A tart for a tart.
So, I was supposed to make this quiche for a potluck, but then decided that I'd rather have it myself and not share with others. That's me, the generous giving one. (No worries, I made a coffee hazelnut chocolate chip sour cream cake for the event, so I doubt they're too sad).
Again, I turned to my trusty Joy of Cooking for the recipe. This is the cookbook I grew up with, and the first recipes I ever made were from this book (chocolate chip cookies and lemon bars, if I recall correctly). Since my mother wasn't about to give her copy of the cookbook up, I asked for the newest version for Christmas this past year. It's a very handy manual - clearly written and usually my first go-to book whenever I want to make anything. Nothing I've made from this cookbook has turned out poorly, which is either a testament to the fact that I think that everything I make is great or the quality of the recipe-writing. Probably the latter (with a smidge of the former thrown in - I've got a healthy ego).
Anyways, so quiche. I wanted a ham and cheese quiche, therefore had to improvise. (Quiche lorraine, if you're interested, has bacon and traditionally NO cheese. I didn't know that. I wanted cheese. And regular ham, not bacon). I started out with the basic recipe for a cheese quiche, and then made some changes along the way. Obviously, this recipe is open for a lot of fiddling around, and you can add any fillings you want. Not a meat-eater? Substitute spinach and/or mushrooms and/or any other vegetables you like. Use a different kind of cheese. Use multiple cheeses. Don't use cheese. Add sauteed leeks. Et cetera. (A guideline - you want approximately 1.5-2 cups of whatever filling you use, aside from the cheese.) The important thing to do is make sure that whatever filling you use, that it's cooked and drained of any excess liquids as to not make the crust soggy.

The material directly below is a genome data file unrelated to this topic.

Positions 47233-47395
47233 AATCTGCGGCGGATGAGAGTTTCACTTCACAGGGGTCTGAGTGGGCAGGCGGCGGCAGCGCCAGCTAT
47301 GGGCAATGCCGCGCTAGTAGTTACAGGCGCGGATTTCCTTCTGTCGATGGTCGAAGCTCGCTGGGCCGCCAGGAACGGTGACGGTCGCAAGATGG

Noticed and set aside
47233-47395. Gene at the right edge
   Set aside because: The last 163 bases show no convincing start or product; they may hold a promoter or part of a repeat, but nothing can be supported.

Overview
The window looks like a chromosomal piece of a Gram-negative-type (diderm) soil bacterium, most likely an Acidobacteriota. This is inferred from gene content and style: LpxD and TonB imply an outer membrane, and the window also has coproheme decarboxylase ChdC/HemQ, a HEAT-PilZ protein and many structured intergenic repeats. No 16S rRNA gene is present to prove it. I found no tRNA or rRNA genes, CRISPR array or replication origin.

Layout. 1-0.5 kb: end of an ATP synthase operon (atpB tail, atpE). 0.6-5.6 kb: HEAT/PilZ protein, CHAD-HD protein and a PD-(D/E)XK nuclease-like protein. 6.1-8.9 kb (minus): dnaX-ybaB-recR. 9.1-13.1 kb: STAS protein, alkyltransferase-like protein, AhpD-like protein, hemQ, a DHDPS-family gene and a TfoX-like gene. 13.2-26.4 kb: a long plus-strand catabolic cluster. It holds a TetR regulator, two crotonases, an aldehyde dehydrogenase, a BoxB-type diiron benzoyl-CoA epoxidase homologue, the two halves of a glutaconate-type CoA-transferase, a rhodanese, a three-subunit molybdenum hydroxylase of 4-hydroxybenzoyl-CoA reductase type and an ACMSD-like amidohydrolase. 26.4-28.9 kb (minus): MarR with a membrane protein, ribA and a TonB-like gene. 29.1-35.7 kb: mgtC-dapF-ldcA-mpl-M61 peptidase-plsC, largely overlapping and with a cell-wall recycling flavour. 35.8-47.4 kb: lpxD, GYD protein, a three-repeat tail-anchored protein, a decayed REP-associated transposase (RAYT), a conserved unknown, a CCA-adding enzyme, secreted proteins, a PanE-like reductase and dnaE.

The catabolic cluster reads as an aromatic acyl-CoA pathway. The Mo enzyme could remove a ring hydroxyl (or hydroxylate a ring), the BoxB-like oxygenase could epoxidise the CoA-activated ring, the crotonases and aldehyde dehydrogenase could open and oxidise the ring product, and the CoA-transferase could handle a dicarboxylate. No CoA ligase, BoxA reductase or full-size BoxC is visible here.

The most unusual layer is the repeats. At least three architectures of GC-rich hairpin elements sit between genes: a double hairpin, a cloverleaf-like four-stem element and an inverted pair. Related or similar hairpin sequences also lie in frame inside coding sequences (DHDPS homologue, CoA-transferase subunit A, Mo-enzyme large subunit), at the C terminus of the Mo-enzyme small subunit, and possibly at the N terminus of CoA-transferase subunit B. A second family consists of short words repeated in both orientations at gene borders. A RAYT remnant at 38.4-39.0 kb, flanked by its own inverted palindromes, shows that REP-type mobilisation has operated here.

The crust, while very easy to make, was a bit more crumbly than flaky, which I suppose was to be expected since I did pat it into the pan. While I prefer flakier crusts, I am also exceedingly lazy and hate rolling pie crusts out. (You can see further evidence of my laziness in the uneven exposed crust. Whatever. I was hungry and it worked.) This was a nice simple substitute, and should allay any worries people have about the difficulties of making pie crusts.
Yum! Quiche! If I were a bit healthier I'd bring it along with a salad for lunch, but salad is a silent killer (see Jeffrey Steingarten, The Man Who Ate Everything, pp. 177-186). Sometimes, I agree.
******Ham and cheese quiche
Adapted from The Joy of Cooking
1.5 cups all-purpose flour
1/3 teaspoon salt
1/2 cup unsalted butter, cut into 8 pieces, softened
2-3 tablespoons heavy cream
2 egg yolks, beaten
1.5 cups shredded cheese (I used Emmenthaler)
1.5 cups diced ham (good ham, not those thin prepacked deli slices. You want something that has a presence)
2 eggs + 2 egg whites (leftover from the 2 egg yolks you separated out above, obviously)
1 cup heavy cream
1/8 teaspoon ground nutmeg
1/2 teaspoon salt
1/4 teaspoon ground pepper
Preheat oven to 375 degrees F.
Whisk the flour and salt together. Add butter. Mash with the back of a fork until the mixture resembles coarse crumbs. Drizzle cream over the top, and stir until the crumbs look damp and hold together when pinched. You can do all of these steps in a food processor, but I haven't taken mine out of the box yet.
Pat the dough evenly over the bottom and up the sides of a 9-inch pie pan. Thoroughly prick the sides and bottom of the crust with a fork. Bake for about 18-20 minutes, until the crust is golden brown.
While still warm, brush the baked crust with the beaten egg yolks and pop back into the oven for a couple of minutes, as you finish preparing the rest of the quiche. (This creates a glaze which prevents the crust from being soggy when you pour the egg mixture in.)
Meanwhile, whisk together the cream, eggs, nutmeg, salt, and pepper. Make sure that no streaks of egg white remain.
Take the pie crust out of the oven. Sprinkle the cheese over the bottom of the crust, then follow with ham. Pour the egg mixture evenly over the cheese in the pastry shell.
Bake until the filling is puffed around the sides and a knife inserted in the center comes out clean, approximately 30-40 minutes. (You can place the quiche on a baking sheet in case you are worried about spillage). Let stand 10 minutes before slicing.